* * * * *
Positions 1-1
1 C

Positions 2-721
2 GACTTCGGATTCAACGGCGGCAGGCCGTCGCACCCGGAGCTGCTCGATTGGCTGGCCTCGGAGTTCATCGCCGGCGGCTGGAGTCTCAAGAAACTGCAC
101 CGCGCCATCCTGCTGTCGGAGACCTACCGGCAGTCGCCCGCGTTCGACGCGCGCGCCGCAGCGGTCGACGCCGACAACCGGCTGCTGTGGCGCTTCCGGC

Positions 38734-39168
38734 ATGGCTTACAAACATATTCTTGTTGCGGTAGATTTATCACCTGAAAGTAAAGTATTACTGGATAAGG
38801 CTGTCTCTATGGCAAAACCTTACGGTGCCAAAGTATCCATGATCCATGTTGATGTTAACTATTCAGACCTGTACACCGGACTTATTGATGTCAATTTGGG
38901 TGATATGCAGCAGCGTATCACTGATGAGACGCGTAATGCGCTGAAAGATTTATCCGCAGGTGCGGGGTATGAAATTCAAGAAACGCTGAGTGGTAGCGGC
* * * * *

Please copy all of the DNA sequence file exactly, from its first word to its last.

Positions 1-1
1 C

Positions 2-721
2 GACTTCGGATTCAACGGCGGCAGGCCGTCGCACCCGGAGCTGCTCGATTGGCTGGCCTCGGAGTTCATCGCCGGCGGCTGGAGTCTCAAGAAACTGCAC
101 CGCGCCATCCTGCTGTCGGAGACCTACCGGCAGTCGCCCGCGTTCGACGCGCGCGCCGCAGCGGTCGACGCCGACAACCGGCTGCTGTGGCGCTTCCGGC

Positions 38734-39168
38734 ATGGCTTACAAACATATTCTTGTTGCGGTAGATTTATCACCTGAAAGTAAAGTATTACTGGATAAGG
38801 CTGTCTCTATGGCAAAACCTTACGGTGCCAAAGTATCCATGATCCATGTTGATGTTAACTATTCAGACCTGTACACCGGACTTATTGATGTCAATTTGGG
38901 TGATATGCAGCAGCGTATCACTGATGAGACGCGTAATGCGCTGAAAGATTTATCCGCAGGTGCGGGGTATGAAATTCAAGAAACGCTGAGTGGTAGCGGC